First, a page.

Carefully lift the root ball by holding the root ball and lower it into the partially filled planting hole.  Do not lift by the canes since the root ball might disintegrate, causing damage and stress to your plant.  Check to be sure that the plant is sitting high enough that the bud union on a grafted plant is one or two inches above the soil level (own root roses should be planted at approximately the same level at which it was growing in the pot.)  Fill the hole half way with your soil mix and water.  Then finish filling the hole and water again.  Form a ring of mounded soil around the edge of the planting hole to hold water and direct the water to your plant’s roots.


Planting Roses in Containers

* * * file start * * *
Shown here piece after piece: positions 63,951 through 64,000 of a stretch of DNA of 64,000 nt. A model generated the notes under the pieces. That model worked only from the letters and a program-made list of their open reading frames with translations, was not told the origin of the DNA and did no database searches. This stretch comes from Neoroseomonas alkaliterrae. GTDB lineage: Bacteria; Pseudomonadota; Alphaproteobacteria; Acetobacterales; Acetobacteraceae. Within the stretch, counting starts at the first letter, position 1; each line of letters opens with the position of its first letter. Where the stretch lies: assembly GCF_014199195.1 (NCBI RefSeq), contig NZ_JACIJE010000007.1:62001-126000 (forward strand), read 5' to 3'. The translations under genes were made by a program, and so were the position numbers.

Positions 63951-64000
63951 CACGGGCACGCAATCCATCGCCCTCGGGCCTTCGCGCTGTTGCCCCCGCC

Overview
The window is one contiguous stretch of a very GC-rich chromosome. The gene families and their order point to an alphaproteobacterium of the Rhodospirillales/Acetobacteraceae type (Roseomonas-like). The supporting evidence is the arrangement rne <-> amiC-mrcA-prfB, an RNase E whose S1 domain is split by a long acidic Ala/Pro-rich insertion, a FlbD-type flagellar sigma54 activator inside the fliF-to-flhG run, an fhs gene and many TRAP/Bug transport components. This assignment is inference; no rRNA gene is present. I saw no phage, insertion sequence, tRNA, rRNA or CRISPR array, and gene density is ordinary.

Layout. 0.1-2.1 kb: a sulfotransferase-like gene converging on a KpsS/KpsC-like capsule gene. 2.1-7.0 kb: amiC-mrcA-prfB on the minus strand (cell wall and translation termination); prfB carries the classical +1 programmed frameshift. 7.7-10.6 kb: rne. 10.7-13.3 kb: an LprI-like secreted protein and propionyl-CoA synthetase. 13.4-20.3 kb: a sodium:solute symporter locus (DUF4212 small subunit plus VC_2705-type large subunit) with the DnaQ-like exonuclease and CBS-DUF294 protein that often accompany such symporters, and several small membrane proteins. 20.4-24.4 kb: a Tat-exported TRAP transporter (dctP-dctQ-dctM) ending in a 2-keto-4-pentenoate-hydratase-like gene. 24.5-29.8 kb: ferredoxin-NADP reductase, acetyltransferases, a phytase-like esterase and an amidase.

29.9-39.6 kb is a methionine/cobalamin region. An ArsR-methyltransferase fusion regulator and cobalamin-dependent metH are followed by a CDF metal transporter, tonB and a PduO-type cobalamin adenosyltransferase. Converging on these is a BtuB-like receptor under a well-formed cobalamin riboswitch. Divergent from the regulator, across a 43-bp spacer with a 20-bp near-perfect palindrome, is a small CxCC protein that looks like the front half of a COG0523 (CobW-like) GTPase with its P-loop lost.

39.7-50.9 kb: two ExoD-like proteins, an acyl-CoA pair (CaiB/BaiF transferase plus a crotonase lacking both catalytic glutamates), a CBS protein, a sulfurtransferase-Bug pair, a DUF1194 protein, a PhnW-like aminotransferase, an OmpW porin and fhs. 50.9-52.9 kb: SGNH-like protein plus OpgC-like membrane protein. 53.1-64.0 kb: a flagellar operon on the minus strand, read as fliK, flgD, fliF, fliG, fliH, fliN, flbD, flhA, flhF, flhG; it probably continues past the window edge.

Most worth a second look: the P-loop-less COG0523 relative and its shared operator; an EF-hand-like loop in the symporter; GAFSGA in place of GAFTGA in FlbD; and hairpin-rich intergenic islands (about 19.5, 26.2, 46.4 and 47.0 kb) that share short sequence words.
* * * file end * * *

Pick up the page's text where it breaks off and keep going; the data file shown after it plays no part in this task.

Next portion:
First, a few words about containers.  Growing roses in containers has some advantages over growing in the ground.  In containers you have very good control of how much water and fertilizer each plant is getting.  A rose growing in a container can be moved anywhere in the yard to take advantage of any location that suits the individual plant.  A disadvantage of container growing is that the bigger plants do not reach their maximum potential size.   Large roses will need a fifteen gallon container or larger.    I do not go above the fifteen gallon size because containers bigger than fifteen gallon are simply too heavy for me to handle.  I put miniature roses in containers about seven or eight gallons in size.  Your containers should have adequate size drainage holes because roses do not like to have their roots standing in water.  When planting roses in containers, I use pure outdoor potting mix with good forest compost and peat moss content and a handful or two of superphosphate.  The reason I use the potting mix alone is because mixing it with yard soil make the resulting container too heavy to handle.